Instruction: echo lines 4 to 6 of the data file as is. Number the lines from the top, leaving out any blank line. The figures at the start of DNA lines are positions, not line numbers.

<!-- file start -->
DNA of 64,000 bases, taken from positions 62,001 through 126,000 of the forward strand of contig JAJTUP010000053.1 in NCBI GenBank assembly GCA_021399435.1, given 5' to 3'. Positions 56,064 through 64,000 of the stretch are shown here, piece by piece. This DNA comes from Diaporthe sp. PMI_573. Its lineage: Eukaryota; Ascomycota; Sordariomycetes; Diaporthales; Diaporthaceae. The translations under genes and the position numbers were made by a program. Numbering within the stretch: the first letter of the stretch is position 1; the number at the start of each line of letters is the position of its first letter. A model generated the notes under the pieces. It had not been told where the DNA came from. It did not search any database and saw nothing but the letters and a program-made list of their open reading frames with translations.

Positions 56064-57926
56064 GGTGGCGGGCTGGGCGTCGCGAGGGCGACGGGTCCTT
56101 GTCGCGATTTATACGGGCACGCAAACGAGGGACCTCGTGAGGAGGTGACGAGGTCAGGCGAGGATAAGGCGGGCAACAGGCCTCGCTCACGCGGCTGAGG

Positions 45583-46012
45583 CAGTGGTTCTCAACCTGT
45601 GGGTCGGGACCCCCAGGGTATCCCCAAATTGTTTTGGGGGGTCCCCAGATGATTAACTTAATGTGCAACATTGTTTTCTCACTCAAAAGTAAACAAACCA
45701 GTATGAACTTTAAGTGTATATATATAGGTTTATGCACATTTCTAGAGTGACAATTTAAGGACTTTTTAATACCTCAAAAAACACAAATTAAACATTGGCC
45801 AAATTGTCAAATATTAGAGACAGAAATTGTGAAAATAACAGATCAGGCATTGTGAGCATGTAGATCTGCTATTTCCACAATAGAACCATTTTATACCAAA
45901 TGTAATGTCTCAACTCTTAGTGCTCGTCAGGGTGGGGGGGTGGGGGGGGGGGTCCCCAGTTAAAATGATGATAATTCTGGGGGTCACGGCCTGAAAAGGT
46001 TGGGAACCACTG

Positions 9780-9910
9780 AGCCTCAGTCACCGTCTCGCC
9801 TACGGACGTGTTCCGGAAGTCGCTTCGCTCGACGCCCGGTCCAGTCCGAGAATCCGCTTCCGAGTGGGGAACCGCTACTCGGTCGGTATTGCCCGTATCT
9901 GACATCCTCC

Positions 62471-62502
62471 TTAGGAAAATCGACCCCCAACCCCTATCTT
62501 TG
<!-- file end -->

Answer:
56101 GTCGCGATTTATACGGGCACGCAAACGAGGGACCTCGTGAGGAGGTGACGAGGTCAGGCGAGGATAAGGCGGGCAACAGGCCTCGCTCACGCGGCTGAGG

Positions 45583-46012
45583 CAGTGGTTCTCAACCTGT